Shakespeare’s Juliet famously asks, “What’s in a name?” Neil MacGregor, director of the British Museum, asks what some twenty objects can tell us about the manners and mores of Shakespeare’s Restless World (Viking, $36). Ranging from a communion goblet to a silver medallion to a peddler’s trunk of miscellaneous fabrics, these artifacts offer a trove of illuminating details about Elizabethan history, politics, and culture. In a simple wool cap, MacGregor finds an icon of social stability. A nine-inch, two-prong iron fork recovered at the Rose Theater showed its owner’s continental savvy as well as the importance of concessions to a playhouse’s bottom line. Similarly, MacGregor reads a history of imperial and otherworldly powers in an obsidian “mirror” that belonged to the Aztecs before it was John Dee’s, and notices personal security issues in the rapier and dagger that were standard accessories for young men going out on the town. As he did so brilliantly in A History of the World in 100 Objects, MacGregor lets material culture tell us how much of the past we haven’t lost.
Ancient Celtic culture didn’t go away when the Romans conquered Gaul in 50 B.C.—it only settled in more firmly, waiting to be noticed. Graham Robb, the intrepid cyclist behind The Discovery of France, noticed. His attention was caught by the way hill forts and other remnants of sites sacred to the pre-Roman tribes who populated Europe seemed to be aligned with the path of the solstice sun. Coincidence? Was he reading too much into the landscape? Robb set off along the Via Heraklea for a closer look at this “Druidic blueprint”; he reports his findings in The Discovery of Middle Earth (W.W. Norton, $28.95), a book of travels, history, and many “grand and rugged tales.” Blending—as the Celts did—science and myth, legend and solid geographical fact, Robb presents the hard and soft evidence to redeem the Celts from simplistic images as a pack of bloody and barbaric tree-worshippers (though, yes, Druid is derived from dru, meaning “oak”). Along with the evidence on the ground, irrefutable testimony to Celtic engineering and mathematical skills, Robb cites the Druids’ sophisticated communication and education systems and their remarkably accurate calculation of Pi. Delving as deeply into place names as into places, Robb revives the tradition of the Irish Dindsenchas, “the lore of place names”; fascinating in itself, this facet of the book also demonstrates the vitality of old practices.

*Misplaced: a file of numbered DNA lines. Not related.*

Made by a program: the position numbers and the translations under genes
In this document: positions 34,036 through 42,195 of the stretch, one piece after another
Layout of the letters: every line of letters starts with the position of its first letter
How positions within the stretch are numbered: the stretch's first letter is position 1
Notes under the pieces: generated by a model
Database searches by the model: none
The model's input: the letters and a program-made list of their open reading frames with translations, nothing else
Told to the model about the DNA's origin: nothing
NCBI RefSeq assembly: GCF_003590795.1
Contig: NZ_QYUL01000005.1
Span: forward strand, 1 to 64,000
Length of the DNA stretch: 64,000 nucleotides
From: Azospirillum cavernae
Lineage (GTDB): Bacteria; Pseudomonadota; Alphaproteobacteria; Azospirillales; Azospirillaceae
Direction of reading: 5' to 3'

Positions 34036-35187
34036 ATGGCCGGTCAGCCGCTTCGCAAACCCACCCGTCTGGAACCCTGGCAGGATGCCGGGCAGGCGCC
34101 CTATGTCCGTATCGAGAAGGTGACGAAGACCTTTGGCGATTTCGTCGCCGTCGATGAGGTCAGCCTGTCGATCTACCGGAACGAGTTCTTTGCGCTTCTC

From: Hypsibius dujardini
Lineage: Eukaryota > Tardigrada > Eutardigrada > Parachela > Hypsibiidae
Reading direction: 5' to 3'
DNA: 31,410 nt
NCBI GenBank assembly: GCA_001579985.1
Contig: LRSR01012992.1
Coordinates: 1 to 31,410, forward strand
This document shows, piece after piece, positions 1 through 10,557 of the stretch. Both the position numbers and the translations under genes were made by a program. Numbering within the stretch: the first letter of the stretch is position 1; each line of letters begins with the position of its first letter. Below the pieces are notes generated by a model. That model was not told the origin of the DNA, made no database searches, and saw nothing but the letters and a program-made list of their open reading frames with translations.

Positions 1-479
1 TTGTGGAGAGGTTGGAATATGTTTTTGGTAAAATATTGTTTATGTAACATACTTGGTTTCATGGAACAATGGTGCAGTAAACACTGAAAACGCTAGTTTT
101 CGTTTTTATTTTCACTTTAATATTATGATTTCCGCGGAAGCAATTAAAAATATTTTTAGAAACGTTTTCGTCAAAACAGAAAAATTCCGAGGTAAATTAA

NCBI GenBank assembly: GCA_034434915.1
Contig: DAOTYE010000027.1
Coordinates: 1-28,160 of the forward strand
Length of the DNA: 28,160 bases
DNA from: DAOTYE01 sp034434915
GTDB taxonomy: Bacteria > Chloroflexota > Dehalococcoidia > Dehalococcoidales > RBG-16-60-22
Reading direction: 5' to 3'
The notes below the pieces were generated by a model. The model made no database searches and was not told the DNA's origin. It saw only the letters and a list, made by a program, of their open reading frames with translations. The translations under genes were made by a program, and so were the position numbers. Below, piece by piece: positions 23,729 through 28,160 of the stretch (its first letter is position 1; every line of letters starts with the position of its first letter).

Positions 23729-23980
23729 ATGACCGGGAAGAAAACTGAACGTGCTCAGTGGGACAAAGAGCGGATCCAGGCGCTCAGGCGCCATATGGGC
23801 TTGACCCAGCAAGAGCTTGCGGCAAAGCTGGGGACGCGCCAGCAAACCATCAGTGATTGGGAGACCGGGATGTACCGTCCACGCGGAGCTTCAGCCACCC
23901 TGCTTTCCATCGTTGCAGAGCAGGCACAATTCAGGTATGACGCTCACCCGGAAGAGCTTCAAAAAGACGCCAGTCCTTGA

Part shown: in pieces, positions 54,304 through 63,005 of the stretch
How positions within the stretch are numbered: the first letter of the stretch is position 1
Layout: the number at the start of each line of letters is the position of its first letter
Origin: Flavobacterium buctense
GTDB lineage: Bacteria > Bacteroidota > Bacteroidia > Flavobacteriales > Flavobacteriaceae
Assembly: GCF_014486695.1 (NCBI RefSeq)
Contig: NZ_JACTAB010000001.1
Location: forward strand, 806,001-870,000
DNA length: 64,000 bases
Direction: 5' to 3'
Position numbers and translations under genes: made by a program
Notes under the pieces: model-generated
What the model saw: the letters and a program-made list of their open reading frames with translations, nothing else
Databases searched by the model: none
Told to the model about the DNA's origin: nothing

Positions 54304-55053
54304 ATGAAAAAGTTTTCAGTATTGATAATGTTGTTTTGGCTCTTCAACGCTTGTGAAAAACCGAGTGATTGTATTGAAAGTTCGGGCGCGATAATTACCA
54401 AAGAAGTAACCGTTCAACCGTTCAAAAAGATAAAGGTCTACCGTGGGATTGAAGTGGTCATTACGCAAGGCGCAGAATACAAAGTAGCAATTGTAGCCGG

The Irish Potato Famine took the lives of thousands, caused a mass migration, and fueled a revolution. But how did it happen? John Kelly's The Graves Are Walking explores the period of the famine, the savage political climate and the brutal racism, that made such an event possible. Kelly's writing is swift and aggressive as it analyses how science was leaping forward discoveries but not practice as bacteria allowed the British to nearly destroy a people. Kelly unflinchingly examines how the Irish/ British class has shaped our world and what events as devastating as this have done to our perception of being human.